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The US Air Force's JSF C++ coding standard requires that the virtual base class be declared for each derived class that accesses the virtual base.

For example, in the following hierarchy:

  A
 / \
B1  B2
C1  C2
 \ /
  D

... the rule they impose in this standard (AV Rule 88.1, for reference), requires the classes to be declared like so:

class A;
class B1 : virtual A;
class B2 : virtual A;
class C1 : B1, virtual A;
class C2 : B2, virtual A;
class D  : C1, C2, virtual A;

My questions are as follows:

  1. Is this semantically different from only inheriting virtually in the declaration @ B1/B2, and not specifying virtual A at each subsequent class declaration?
  2. If it's semantically different, why would anyone /want/ to leave it off? It seems silly to me that you'd absolutely have to do this at each layer of inheritance since that adds a potential point of failure.
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1 Answer 1

up vote 1 down vote accepted

It semantically identical, since each derived class will have exactly one virtual base of type A. Mentio­ning the virtual base explicitly is quite nice, because the most-derived class constructs the virtual base (unlike what happens for non-virtual bases), and the construction order is important to keep in mind when writing the constructors of the derived classes.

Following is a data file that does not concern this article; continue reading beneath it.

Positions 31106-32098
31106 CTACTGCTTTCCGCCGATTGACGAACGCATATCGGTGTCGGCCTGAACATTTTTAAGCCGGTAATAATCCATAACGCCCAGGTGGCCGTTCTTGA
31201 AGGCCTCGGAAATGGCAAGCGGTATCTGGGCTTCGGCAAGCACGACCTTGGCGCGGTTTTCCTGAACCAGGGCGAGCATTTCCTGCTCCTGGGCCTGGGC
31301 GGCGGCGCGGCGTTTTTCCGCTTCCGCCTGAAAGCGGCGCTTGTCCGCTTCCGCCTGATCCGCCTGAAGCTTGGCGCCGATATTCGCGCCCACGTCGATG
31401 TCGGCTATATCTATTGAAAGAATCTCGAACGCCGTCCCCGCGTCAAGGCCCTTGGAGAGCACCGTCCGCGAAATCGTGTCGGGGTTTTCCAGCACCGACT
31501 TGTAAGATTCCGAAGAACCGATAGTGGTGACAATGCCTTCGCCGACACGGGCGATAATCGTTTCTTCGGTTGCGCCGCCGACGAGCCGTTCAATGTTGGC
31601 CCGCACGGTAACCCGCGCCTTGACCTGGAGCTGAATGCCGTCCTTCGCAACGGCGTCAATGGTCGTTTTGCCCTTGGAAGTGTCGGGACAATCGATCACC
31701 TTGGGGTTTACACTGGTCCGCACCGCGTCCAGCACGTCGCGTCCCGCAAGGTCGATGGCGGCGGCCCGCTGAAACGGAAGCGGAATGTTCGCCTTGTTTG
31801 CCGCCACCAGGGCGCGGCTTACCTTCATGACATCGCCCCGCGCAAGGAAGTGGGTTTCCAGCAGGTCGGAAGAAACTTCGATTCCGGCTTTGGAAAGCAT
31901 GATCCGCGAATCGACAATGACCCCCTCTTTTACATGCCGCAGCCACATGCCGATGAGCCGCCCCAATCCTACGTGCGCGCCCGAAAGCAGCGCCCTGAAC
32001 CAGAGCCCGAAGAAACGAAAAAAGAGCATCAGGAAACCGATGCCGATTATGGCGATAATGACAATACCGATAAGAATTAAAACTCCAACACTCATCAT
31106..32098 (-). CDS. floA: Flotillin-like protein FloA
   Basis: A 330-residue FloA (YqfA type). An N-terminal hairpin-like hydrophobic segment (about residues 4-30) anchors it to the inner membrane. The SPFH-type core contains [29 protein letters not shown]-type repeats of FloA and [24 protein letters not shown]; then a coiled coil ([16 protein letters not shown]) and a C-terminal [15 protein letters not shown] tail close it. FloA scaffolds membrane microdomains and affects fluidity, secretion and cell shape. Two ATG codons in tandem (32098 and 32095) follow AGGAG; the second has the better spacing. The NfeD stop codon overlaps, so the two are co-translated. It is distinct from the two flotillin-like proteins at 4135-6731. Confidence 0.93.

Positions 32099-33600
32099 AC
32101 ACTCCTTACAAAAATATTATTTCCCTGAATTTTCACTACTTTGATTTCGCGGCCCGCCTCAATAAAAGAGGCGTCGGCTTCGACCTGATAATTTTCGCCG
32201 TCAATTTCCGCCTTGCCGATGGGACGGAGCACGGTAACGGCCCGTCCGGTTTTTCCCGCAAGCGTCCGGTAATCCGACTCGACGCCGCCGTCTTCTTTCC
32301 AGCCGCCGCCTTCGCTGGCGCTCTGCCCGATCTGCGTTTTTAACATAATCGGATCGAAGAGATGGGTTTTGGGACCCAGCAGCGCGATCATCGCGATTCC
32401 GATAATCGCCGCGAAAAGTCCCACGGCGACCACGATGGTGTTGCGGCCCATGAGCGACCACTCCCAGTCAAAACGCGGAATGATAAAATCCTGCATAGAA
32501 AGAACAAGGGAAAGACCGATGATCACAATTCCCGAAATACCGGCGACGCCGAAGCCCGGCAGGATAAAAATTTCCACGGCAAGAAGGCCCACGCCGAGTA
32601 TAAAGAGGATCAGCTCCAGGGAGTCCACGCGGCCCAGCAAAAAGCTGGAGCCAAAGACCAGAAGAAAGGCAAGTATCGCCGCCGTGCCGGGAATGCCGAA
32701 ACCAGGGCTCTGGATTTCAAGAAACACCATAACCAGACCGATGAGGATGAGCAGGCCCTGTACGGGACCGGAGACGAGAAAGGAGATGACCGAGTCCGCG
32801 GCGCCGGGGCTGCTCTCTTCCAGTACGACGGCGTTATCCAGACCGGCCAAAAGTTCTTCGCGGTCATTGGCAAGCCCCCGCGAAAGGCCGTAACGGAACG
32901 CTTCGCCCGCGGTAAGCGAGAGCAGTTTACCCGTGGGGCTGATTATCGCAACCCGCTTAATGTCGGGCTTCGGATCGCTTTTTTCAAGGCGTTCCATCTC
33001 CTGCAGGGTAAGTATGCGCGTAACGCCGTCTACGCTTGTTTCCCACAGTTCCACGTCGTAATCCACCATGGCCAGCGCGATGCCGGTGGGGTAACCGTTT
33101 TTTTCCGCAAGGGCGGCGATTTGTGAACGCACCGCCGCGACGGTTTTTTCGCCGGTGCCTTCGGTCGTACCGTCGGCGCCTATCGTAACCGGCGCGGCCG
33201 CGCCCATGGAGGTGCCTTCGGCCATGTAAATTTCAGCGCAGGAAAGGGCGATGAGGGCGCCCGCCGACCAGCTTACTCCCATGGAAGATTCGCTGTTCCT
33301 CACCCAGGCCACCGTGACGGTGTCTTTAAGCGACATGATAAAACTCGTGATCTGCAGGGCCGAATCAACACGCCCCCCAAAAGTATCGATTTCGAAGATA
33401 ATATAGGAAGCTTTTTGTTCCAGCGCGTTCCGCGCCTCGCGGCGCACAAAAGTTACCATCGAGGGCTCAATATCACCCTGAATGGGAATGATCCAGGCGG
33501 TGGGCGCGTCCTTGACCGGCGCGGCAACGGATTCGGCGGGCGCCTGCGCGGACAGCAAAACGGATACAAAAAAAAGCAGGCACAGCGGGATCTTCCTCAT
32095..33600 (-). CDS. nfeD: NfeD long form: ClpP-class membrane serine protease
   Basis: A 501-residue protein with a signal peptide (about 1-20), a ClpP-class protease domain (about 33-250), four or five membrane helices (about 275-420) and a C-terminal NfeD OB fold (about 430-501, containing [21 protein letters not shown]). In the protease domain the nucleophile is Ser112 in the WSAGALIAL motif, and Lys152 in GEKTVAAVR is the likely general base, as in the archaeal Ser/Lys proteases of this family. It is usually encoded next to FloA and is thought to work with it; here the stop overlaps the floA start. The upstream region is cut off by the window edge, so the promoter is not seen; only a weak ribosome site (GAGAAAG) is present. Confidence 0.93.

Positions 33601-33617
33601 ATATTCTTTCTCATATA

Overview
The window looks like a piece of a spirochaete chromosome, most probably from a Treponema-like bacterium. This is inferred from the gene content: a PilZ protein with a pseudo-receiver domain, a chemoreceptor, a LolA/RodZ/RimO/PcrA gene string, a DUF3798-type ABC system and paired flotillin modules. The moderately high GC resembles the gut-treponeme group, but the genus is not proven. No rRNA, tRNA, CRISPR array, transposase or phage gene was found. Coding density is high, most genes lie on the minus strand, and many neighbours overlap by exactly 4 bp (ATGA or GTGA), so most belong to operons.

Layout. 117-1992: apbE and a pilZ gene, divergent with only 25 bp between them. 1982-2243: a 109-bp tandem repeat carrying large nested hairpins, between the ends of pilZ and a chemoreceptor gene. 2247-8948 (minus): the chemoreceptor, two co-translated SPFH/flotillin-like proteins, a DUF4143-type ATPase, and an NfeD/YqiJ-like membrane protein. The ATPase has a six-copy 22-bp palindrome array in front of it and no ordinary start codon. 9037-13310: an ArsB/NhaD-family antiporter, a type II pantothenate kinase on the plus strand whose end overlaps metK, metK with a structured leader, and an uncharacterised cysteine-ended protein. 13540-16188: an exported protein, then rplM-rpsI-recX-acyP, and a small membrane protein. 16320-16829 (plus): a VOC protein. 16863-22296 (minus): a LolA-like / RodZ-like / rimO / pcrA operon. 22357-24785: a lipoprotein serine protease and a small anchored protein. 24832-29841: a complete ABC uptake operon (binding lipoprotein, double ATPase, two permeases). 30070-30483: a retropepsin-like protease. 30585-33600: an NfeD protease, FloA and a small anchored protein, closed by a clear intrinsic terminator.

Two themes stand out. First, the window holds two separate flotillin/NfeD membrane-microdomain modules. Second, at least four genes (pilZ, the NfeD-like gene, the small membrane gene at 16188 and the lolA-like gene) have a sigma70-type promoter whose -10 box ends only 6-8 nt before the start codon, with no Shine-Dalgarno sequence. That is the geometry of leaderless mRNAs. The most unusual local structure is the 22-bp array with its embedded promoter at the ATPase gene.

I don't have a technical answer for (2). You don't have to do it, but it would be nice if you did. Like calling your parents, I suppose. As with many things, C++ doesn't force you to be reasonable.

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I wish I could give another +1 for the laugh. But in all seriousness, I would like one small clarification. Why would you care whether the most derived type constructs the virtual base? Would you still potentially end up with two As? –  Brian Vandenberg Jan 11 '13 at 23:42
    
@BrianVandenberg: No, but you have to be careful with the initialization order, and you have to remember that only the most-derived class constructs the (unique) virtual base. Think about how the intermediate classes feel about that. A non-trivial example would take a bit of code to spell out, but then again, virtual inheritance is a very arcane language feature to begin with... but try and work it out for yourself and see how the order matters. –  Kerrek SB Jan 11 '13 at 23:48

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